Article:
CASCADE TOWNSHIP, Mich. (WOOD)- Coyote sightings raised concerns among administrators for Forest Hills Public Schools.
A pair of coyotes circled Ada Elementary School in the middle of the school day Monday.
“The biggest concern that we would have is to make sure kids are aware it is a wild animal, and they shouldn’t approach it,” said Ron Boezwinkle, operations director for Forest Hills Public Schools.
A custodian and teacher shooed away the trespassers and administrators warned nearby elementary schools to keep their children inside for recess if they were worried.
“My kids came home and just let us know that the principal had made an announcement that there was a coyote on the playground and that they just needed to be careful,” said Mandy Rozema.
The next day, a coyote sauntered down Rozema’s suburban Ada Township street, about a half mile from the school.
“It is kind of cool, but at the same time, it’s something you want to educate your children about- let them know that that wildlife is not approachable,” added Rozema.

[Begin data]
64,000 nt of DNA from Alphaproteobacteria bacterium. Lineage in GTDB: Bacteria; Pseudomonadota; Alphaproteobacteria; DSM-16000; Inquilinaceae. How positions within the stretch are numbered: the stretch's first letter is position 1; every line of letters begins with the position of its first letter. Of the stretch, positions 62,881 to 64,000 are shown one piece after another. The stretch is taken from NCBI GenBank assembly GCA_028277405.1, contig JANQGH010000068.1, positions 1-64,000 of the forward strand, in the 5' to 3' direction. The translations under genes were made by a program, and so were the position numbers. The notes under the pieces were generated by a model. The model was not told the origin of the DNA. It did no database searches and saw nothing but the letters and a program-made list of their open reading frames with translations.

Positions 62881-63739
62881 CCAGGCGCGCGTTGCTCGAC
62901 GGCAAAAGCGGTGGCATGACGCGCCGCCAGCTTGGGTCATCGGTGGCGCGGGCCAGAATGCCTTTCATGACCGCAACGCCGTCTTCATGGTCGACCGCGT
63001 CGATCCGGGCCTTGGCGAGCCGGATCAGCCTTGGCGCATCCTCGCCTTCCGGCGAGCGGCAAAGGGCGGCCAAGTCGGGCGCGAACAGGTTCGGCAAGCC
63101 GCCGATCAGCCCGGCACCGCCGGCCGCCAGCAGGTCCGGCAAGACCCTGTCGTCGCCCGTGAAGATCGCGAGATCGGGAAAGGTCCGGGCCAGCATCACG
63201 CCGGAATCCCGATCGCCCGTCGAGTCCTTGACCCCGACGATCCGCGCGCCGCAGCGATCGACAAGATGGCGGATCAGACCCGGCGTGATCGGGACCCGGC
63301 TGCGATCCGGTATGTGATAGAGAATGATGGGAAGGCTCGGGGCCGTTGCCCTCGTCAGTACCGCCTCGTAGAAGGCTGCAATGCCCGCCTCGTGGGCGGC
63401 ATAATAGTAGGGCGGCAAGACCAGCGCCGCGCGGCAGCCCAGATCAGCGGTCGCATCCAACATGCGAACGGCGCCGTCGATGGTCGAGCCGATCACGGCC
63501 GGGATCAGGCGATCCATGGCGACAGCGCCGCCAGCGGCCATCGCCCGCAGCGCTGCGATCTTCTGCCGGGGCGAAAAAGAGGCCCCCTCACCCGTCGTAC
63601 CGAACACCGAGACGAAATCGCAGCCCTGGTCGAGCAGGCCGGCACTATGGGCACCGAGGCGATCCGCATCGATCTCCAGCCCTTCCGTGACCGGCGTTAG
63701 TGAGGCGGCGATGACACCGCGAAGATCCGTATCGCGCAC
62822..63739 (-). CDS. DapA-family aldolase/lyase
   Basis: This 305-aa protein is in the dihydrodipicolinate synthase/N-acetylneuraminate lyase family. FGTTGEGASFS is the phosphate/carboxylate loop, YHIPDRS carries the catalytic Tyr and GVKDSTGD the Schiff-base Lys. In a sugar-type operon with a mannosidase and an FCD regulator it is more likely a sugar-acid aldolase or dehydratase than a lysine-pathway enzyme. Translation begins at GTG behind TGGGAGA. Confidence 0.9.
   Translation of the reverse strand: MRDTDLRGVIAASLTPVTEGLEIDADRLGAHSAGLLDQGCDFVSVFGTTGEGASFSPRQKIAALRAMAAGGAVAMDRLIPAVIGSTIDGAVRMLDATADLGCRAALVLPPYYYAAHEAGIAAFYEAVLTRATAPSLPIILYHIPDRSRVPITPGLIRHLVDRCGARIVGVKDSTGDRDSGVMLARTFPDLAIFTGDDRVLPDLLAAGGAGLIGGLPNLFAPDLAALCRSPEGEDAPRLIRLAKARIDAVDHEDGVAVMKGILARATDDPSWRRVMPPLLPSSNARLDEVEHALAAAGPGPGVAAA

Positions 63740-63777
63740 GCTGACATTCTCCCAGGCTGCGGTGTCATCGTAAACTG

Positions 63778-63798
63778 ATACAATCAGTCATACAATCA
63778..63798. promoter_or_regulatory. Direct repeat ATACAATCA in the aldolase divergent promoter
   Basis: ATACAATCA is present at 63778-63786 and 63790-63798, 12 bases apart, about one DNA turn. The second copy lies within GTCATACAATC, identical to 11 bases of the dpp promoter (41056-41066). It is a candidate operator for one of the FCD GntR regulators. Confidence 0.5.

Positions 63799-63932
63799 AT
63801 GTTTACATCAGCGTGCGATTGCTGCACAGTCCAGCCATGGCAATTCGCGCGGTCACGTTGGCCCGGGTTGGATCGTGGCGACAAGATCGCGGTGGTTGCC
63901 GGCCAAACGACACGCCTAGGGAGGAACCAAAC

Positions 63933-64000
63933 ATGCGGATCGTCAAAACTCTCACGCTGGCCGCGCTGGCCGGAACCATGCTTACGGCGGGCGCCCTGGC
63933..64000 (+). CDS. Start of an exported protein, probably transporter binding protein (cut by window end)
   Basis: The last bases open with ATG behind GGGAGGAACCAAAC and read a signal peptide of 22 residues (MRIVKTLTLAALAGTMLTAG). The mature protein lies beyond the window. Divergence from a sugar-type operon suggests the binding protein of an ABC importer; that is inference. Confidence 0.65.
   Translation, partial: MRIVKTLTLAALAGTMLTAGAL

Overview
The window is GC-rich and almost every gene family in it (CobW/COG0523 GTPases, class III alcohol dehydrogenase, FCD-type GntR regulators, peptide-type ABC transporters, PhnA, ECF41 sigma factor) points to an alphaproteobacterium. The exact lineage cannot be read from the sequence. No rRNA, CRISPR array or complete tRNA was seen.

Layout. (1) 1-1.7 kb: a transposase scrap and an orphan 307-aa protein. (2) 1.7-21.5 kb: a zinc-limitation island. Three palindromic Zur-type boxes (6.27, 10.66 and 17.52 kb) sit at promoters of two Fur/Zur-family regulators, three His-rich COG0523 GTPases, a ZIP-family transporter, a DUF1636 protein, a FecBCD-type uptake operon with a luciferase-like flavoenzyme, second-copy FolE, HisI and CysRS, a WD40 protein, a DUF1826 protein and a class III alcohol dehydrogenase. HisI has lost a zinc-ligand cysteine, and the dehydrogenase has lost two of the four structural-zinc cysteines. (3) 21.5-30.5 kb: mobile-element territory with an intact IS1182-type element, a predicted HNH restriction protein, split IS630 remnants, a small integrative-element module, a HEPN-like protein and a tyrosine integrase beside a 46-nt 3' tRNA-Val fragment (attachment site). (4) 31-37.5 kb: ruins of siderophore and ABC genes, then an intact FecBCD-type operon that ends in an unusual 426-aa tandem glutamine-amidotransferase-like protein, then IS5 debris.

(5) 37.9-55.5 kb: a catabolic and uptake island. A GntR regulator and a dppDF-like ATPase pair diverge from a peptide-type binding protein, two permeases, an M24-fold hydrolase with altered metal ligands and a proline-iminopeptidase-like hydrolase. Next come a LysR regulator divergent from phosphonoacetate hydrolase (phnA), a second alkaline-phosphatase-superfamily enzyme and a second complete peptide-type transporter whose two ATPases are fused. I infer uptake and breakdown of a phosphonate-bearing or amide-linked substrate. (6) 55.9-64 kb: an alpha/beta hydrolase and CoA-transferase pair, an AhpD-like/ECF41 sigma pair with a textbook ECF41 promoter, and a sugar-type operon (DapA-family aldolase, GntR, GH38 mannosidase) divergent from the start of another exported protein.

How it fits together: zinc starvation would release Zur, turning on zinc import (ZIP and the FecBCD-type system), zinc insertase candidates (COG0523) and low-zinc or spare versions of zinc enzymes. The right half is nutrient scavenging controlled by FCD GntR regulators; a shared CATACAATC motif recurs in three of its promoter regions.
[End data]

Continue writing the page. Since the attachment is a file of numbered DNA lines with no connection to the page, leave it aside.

Then Wednesday, a viewer recorded video of a coyote strolling down a busy Cascade Road near 36th Street in the middle of the day.
“That’s a little bit abnormal for coyotes. The potential for them having a disease is out there. Animals get diseases and it causes them to lose their judgement,” said state wildlife biologist John Niewoonder.
In recent years, coyote sightings in West Michigan have become almost commonplace. According to the Michigan Department of Natural Resources, coyotes came to Michigan from the south and west and have spread across the state, especially in the last decade.
They eat mostly rodents, rabbits and squirrels and usually shy away from humans.
“It’s just not that big of a threat to human safety. We’re just going to have to live with it. They’re here, they’ve adapted to the habitat we created and our presence and they seem to thrive under those conditions,” said Niewoonder.
However, Niewoonder said pet owners who allow their cats or dogs outside should supervise them or keep them inside.